Initial Coverage was Local
Travyon Martin was shot on February 26th. Zimmerman had confessed to the shooting and turned himself in, but was not charged or even arrested by the Sanford Police Department. The story was covered the next day like most crime stories, by a local television news channel. Fox 35 Orlando's news program reaches in the ballpark of 20,000 viewers. On February 29th, the Orlando Sentinel reached another potential 227,593 potential readers with the story. On March 2nd, the Miami Herald picked up the story and published it to an additional 164,332 people. For another six days, no coverage. It wasn't until a Reuters story published March 7th, and then CBS This Morning on March 8th, that the story began to take off, a full 10 days after Travyon Martin was murdered.
A Traditional Press Strategy
How Travyon's parents, their lawyers, and online activists were able to train the national media's spotlight back to a story that had, by all traditional measures, run its course, is a case study in navigating the modern media ecosystem.
It involves Change.org, an emerging powerhouse combination of social media and activism. But above all, the story's resurgence is due to a savvy media strategy by the Martin family's lawyer, Benjamin Crump, who set everything in motion well before the Change.org petition was created.
Crump is best known for winning a similar legal case in Florida in 2006, when another black teenager was murdered. In the case, Martin Lee Anderson was beaten to death at a bootcamp-style youth detention center. Crump won the family $7.2 million, but the adults responsible for the boy's death were acquitted by a jury despite video evidence, haunting Crump to this day. Marc Caputo at the Miami Herald has written a great profile on Crump, and the media lessons he has taken to heart:
In Trayvon’s case, they alerted the news media more quickly. They phoned the Rev. Al Sharpton almost instantly, and organized marches with local civil-rights activists. They also started pressing for federal involvement and alleging a cover-up from the get-go.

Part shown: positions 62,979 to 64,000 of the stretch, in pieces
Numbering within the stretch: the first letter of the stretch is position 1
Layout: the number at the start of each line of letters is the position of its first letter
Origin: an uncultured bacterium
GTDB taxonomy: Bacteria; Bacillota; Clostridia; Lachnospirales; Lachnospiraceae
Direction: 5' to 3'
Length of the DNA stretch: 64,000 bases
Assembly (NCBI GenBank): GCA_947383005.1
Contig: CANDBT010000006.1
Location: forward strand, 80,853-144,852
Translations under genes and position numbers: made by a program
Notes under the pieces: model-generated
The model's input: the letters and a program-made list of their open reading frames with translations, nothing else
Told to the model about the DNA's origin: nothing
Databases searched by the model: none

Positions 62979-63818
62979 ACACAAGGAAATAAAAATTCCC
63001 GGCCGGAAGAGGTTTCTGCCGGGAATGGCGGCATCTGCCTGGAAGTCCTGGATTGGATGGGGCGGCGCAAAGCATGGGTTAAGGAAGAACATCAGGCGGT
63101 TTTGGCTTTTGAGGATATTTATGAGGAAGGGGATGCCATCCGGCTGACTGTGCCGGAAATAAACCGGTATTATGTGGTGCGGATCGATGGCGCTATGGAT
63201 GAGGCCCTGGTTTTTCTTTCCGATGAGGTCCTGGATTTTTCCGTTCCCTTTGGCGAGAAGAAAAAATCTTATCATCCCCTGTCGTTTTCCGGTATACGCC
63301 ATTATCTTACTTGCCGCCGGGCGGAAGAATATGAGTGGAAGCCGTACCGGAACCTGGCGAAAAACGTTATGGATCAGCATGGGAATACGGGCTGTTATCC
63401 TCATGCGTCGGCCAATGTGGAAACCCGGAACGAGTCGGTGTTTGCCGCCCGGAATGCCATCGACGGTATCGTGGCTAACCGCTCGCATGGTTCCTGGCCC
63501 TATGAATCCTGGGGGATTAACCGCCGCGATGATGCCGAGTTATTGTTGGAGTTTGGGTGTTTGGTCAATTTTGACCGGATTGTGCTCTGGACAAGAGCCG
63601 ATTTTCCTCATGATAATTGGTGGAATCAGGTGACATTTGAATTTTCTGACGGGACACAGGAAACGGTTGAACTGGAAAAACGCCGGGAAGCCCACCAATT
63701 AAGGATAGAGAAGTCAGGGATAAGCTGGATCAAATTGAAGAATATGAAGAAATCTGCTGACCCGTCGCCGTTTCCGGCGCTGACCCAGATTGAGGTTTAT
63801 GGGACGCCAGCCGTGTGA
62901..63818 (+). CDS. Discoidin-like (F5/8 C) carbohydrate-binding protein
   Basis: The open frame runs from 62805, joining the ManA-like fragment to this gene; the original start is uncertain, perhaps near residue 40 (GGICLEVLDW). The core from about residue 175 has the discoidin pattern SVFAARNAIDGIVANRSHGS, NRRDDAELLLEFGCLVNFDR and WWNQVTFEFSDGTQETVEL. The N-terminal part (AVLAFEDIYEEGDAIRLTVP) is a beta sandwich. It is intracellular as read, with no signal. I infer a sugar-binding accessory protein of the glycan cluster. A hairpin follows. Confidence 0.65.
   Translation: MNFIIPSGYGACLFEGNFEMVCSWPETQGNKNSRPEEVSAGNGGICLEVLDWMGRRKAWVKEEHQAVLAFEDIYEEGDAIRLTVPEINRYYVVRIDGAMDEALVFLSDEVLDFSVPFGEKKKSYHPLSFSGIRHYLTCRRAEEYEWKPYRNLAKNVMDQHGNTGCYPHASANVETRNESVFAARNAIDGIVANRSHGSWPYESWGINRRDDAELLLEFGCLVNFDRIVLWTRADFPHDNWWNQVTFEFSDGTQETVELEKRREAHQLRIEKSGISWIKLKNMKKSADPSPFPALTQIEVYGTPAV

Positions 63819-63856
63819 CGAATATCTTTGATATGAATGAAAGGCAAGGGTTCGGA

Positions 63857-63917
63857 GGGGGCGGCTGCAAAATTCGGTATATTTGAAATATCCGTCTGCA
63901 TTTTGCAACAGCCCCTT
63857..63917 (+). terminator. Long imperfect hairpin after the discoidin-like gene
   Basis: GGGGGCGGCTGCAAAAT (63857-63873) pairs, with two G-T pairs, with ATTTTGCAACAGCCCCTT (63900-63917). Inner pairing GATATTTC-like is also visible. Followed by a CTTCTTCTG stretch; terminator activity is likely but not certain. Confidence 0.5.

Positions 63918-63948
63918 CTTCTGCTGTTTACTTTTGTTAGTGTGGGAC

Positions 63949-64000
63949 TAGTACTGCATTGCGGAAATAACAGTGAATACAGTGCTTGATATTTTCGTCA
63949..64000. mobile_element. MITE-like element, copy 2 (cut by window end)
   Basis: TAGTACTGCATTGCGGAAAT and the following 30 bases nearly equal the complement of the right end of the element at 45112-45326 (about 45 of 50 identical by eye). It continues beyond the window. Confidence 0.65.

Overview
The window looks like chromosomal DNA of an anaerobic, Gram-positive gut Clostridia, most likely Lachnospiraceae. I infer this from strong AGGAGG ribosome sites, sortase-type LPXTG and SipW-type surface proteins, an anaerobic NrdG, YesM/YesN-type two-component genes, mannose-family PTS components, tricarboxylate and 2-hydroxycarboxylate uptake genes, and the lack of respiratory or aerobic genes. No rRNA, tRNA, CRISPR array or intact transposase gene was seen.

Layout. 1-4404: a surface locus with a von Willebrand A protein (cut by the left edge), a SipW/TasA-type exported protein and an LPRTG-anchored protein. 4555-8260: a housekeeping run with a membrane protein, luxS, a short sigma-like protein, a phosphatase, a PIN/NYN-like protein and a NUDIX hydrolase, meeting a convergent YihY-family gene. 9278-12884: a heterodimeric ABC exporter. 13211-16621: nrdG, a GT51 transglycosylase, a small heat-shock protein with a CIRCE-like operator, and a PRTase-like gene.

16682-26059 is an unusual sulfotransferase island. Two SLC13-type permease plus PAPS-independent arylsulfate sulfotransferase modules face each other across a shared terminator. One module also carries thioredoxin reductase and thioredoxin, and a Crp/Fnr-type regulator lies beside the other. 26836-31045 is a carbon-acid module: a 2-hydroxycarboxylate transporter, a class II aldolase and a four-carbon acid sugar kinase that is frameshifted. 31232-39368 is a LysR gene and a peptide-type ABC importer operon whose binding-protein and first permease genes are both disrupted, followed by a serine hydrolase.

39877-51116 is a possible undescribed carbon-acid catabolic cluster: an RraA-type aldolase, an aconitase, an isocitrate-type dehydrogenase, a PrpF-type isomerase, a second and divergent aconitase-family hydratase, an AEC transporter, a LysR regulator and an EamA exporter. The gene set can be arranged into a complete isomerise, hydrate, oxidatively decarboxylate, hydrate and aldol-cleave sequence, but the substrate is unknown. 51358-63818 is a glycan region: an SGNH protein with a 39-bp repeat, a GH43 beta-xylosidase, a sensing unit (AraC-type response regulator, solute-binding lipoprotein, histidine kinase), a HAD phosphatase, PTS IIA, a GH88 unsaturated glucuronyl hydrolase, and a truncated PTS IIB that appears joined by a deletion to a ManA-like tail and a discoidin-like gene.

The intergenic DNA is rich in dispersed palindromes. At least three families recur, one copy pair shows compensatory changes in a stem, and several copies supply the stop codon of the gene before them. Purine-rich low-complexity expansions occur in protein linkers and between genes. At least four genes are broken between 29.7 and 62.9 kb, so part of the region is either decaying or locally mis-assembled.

No stranger to attracting media attention, Rev. Al Sharpton took on the challenge with passion. Brian Stetler at The New York Times details how Sharpton brought the spotlight with him on his trip to Florida:
“The attorney called and said, ‘I need you again,’ ” Mr. Sharpton recalled in a telephone interview from Florida, where he staged a rally Thursday night to call for justice. He took his radio and TV shows with him, thereby amplifying his call.
Mr. Sharpton has used his shows for all manner of advocacy He analogized radio, with its hours of airtime and calls from listeners, to “ground forces” and MSNBC as “air strikes” and said, “If you have a war, you’re going to need both.”
Natalie Jackson, a local lawyer on the case, brought in publicist Ryan Julison on March 5th to get the story in front of the media. Jackson, Julison, and Crump all contributed their time on a pro bono basis. They saw the injustice of the case and knew "that publicity could force officials to act, but it would require persuading two people who had never stood before a television camera to withstand the spotlight" (Reuters). Trayvon's parents were their greatest asset in the media campaign:
"I got on the phone with Tracy Martin and I told him, ‘It's not going to be any fun, but this is the only way to find justice,'" Julison said. "You are going to have to bare your soul and express your emotions and your inner grief." Martin and Fulton agreed. There was only one problem. At first, the media weren't interested. Julison pitched the story to a long list of media contacts.
After weeks of little to no media coverage, the story roared back to life on March 7th with the piece from Reuters and then on March 8th, with articles in the Huffington Post, TheGrio.com (an African-American online news property of NBC), and the first national TV coverage on CBS This Morning, produced by CBS's Atlanta station. Crump and his team had done their job in reviving the story and taking it to the national stage.
Enter the Internet
On the exact same day that the national media attention revived the story, March 8th, Kevin Cunningham, a 31-year old lawyer in Washington, DC, started a Change.org petition. Cunningham had read the Reuters story on a Howard University listserv, and was frustrated with the lack of media attention to date. Cunningham's first update to the petition explicitly calls out the lack of coverage:
For some reason the mainstream media is not reporting this story. Shameful, call them, email them, don't let this go!
Ironically, the media coverage generated in the days prior by Crump and Martin's parents was just beginning to hit the airwaves, and would be sending traffic Cunningham's way in very short order. On March 8th, the same day Cunningham started the petition, the CBS piece aired and reached an estimated 2.56 million viewers. March 8th is also the first day where Google Trends shows any results for the query "Trayvon Martin".